Stress: The killer. Not a friend. Not an enemy. But, perhaps, a ‘frienemy’.
Whilst the very idea of stress might make your stomach pulse with a sense of dread – stress can, at times, be a very beneficial human emotion. Not only can stress spur motivation, but it also ignites our bodies’ natural instincts for survival during detrimental times (such as breathing faster and a quicker pulse). However, daily stress can be dangerous and severely impact our long-term health, both physically and mentally.
Many of us wrongly accept day-to-day stress as routinely factor of our lives, whether we realise it or not. We shorten our sleep; rush to work; fight multiple deadlines at once; eat meals quickly… All with the goal of ‘getting as much done as possible’ in one day. This, as you may guess, is a strategy with little positive outcome. With this attitude, no matter how much we complete today, we will wake up tomorrow with the same over-packed schedule and anxious mindset.
However, there are a few simple steps that we can take to help relieve routinely stress. And, ultimately, live a calmer life.
1. ACCEPT YOUR LIMITATIONS
This is the first (and most important) step to freeing yourself from unnecessary stress. Let me ask you: How many times have you made a check-list of, “Things To Do Today”, but only complete half of this list by the end of the day? Whilst your intentions may be well, you are setting yourself up for failure. Which will, in turn, make you feel more anxious and disheartened – because you have not done as much as you intended. Rather, try to set yourself one or two, “Goals Of The Day”; you’ll find yourself feeling less stressed, and will likely complete these goals to a higher standard. In other words, it’s best to accept that you cannot accomplish everything. Instead, it is better to accomplish fewer tasks in your day-to-day life, and to do this to the best quality.
2. STOP MULTITASKING
This is, and should be, a natural extension from step one. Whilst, for many, the ability of multitasking may seem an admirable trait – it is also a huge gateway for stress. Trying to juggle everything-all-at-once is a huge anxiety trigger, and you’ll inevitably get less done this way. As hard as it can be: Try to focus your attention on one goal at a time (yes, without common distractions like smartphones and social media). My Dad once described this mentality to me as ‘the brick wall’ approach… Try to imagine a wall of bricks in front of you. This symbolises the end-product of what it is you want to accomplish. It may be a college essay, a wardrobe clear-out, or a work assignment. Instead of trying to tackle the whole wall at once, simply lay one ‘brick’ at a time. In short, section every larger goal into smaller tasks – and complete one task at a time. You’ll eventually find this to be the most productive, and stress-less, method of achieving something.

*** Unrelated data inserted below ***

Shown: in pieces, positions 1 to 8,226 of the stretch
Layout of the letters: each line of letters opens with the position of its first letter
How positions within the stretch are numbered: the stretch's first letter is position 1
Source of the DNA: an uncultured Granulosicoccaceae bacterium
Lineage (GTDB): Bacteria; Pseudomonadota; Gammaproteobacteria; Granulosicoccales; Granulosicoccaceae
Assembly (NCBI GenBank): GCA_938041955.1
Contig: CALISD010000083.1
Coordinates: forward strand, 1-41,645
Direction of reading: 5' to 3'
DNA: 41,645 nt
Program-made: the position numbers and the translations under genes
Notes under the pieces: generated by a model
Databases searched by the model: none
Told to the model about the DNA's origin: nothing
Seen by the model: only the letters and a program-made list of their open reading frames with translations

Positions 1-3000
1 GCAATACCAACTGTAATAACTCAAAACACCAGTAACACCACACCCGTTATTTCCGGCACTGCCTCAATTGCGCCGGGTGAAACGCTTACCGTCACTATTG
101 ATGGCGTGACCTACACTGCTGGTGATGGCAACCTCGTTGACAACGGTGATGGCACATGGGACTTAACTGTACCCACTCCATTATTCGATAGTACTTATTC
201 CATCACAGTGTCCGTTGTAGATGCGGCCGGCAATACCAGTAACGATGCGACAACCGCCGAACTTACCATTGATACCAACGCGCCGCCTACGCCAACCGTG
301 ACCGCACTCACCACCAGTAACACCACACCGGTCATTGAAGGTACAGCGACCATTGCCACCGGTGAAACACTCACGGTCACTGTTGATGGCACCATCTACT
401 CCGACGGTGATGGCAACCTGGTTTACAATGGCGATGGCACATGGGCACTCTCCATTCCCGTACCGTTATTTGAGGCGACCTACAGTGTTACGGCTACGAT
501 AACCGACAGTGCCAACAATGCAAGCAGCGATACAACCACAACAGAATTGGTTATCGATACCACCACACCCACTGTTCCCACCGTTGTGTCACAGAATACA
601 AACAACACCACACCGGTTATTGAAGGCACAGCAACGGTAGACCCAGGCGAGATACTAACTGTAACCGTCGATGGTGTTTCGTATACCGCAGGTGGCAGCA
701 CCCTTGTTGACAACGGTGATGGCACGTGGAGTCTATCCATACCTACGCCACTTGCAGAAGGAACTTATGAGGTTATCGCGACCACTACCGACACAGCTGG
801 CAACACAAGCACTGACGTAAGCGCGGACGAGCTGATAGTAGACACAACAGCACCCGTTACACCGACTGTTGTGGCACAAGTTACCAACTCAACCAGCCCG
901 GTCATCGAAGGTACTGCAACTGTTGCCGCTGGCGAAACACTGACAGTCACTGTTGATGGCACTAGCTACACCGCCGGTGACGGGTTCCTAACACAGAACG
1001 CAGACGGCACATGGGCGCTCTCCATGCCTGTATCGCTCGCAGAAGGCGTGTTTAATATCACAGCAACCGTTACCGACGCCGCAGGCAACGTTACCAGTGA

3. DON’T RUSH – SLOW DOWN
An easy-paced mentality is another very healthy life approach. Trust me, I know. I was once that girl that was constantly rushing through everything. Whether it was driving to get to work on time, getting ready for an event quickly, or even finishing my lunch. I always felt time-restricted, and that I needed to do things quickly. And (you guessed it) I was very anxious during this time of my life. My advice? Take things slower. Try to wake up 10 minutes earlier in the morning, so that you’ll not rush to get ready and can travel comfortably to work or school. Leave a little space and time between each task that you do, so that you’re not feeling anxious. You’ll soon become much more relaxed, and you’ll find more pleasure in these simple daily tasks that you had before.
4. EAT WELL, SLEEP WELL
It’s true that your basic physical health has a huge impact on your psychology. By having a healthier lifestyle, you’ll more-than-likely be improving the health of your mind. The most important two things to keep maintain are what you eat and the way you sleep. A clean and balanced diet, filled with vitamin-enriched fruits and high-fibre vegetables, will make you feel less groggy and have more energy. The same applies to a healthy sleep pattern. Whilst many claim that a six-hour sleep is all they need everyday, they’ll reach a point where they’re feeling devitalised and burnt-out. Every adult should sleep between 8-10 hours every night. Alongside this, I would recommend going to bed before midnight (at the latest) and waking up early in the day. Lying-in until noon, and going to bed in the early hours, is proven to have a significantly negative impact on your mood. Try to maintain a healthy diet and sleep-pattern; you’ll soon find yourself feeling happier and calmer.
5. MAKE TIME FOR YOURSELF
The best thing to do, at times, is to do nothing at all. I’ve known some people who say that they are, “a person who constantly needs to be doing something” and “can’t abide doing nothing”. When I was younger, I would look-up to these people and their admire their attitude. But one day I realised: these were the most stressed-out people that I knew. They were the kind that stayed at work late, were up all night doing their homework, and made little time for personal recreation. Whilst it’s definitely better to have more things to do every day than to have nothing to do at all, there is a healthy medium that should be reached. My Mum once said to me, “The key to everything in life is moderation“. The day I decided to stop over-filling my diary with things to do or places to go, was the day I learned to enjoy life more. I’m now a less stressed and anxious person than what I was three years ago – and I’ve never been happier.
You can do anything… But not everything.